Bradford Dillman: Orson Welles: The View from Mount Olympus

Brad and Marty Milner

     Bradford Dillman was born in San Francisco in 1930 to a prominent local family. During the war he was sent to The Hotchkiss School in Lakeville, Connecticut. At Hotchkiss, senior year he played Hamlet in a dramatic association production and decided to become an actor. According to Blair Torrey, a longtime Hotchkiss master who saw the production as a student, Dillman's Hamlet remained "the best ever" put on at the school.

     At Yale, Dillman took part in amateur theatrical productions but steered clear of the Drama School which frowned on undergraduate life as rowdy.

     After graduation, Dillman headed to New York City to pursue an acting career. His parents "hit the roof" when he informed them he was not following his classmates to Wall Street. As a compromise, Bradford promised to give up acting if he "did not see any symptoms of success" within five years.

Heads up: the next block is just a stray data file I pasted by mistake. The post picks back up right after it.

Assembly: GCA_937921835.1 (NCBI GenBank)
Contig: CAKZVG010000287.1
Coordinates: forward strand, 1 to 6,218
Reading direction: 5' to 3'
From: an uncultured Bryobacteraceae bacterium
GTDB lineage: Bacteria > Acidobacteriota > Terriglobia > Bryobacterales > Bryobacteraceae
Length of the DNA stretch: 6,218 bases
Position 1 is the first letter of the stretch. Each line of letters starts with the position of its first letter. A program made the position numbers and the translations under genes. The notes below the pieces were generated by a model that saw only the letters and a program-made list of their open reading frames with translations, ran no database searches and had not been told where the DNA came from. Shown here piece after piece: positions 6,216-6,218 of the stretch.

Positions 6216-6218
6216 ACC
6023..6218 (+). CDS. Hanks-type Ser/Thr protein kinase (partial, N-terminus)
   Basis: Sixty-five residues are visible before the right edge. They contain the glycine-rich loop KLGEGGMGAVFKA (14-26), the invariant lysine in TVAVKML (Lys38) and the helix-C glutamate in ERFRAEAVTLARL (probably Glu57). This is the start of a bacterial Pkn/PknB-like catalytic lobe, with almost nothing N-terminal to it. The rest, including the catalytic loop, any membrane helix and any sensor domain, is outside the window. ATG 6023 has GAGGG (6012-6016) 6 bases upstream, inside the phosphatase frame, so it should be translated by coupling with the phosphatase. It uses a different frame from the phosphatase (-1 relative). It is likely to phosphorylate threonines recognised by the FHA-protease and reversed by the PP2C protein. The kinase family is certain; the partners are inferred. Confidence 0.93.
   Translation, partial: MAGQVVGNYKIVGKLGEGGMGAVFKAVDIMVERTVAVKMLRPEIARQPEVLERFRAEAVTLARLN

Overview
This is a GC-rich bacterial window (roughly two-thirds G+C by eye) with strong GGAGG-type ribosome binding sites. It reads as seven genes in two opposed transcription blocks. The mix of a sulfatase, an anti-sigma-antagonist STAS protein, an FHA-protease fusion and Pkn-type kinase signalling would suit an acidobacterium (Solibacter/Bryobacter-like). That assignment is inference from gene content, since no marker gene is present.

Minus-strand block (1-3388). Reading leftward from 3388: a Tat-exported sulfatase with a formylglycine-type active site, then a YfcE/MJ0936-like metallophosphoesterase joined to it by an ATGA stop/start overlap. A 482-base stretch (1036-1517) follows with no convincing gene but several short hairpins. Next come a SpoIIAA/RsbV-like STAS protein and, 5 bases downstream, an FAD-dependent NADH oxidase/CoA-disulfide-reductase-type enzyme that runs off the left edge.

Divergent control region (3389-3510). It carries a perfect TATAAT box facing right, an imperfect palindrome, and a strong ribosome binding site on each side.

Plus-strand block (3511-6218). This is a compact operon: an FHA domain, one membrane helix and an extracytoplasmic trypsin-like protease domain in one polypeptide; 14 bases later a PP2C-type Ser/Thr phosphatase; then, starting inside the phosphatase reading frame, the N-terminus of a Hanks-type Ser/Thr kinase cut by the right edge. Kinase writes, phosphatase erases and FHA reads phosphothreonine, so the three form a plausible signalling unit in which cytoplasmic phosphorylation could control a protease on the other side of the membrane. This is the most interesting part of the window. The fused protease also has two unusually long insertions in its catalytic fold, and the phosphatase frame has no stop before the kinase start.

New York in the 1950s was an exciting place for young actors. Dillman enrolled in the Actors Studio, the workshop dominated by Lee Strasberg, then at the height of its influence.

     In 1953 Dillman appeared in an adaptation of Nathaniel Hawthorne's The Scarecrow with fellow Studio students Eli Wallach and James Dean whom Dillman still remembers as "a wacky kid" but "very gifted."
     Before the five year probationary period was up--"as fate would have it"-- Dillman was cast in Eugene O'Neill's Long Day's Journey into Night which "had a huge success" on Broadway when it opened in 1956. Fredric March, whom Dillman regarded as a mentor, was one of the leads.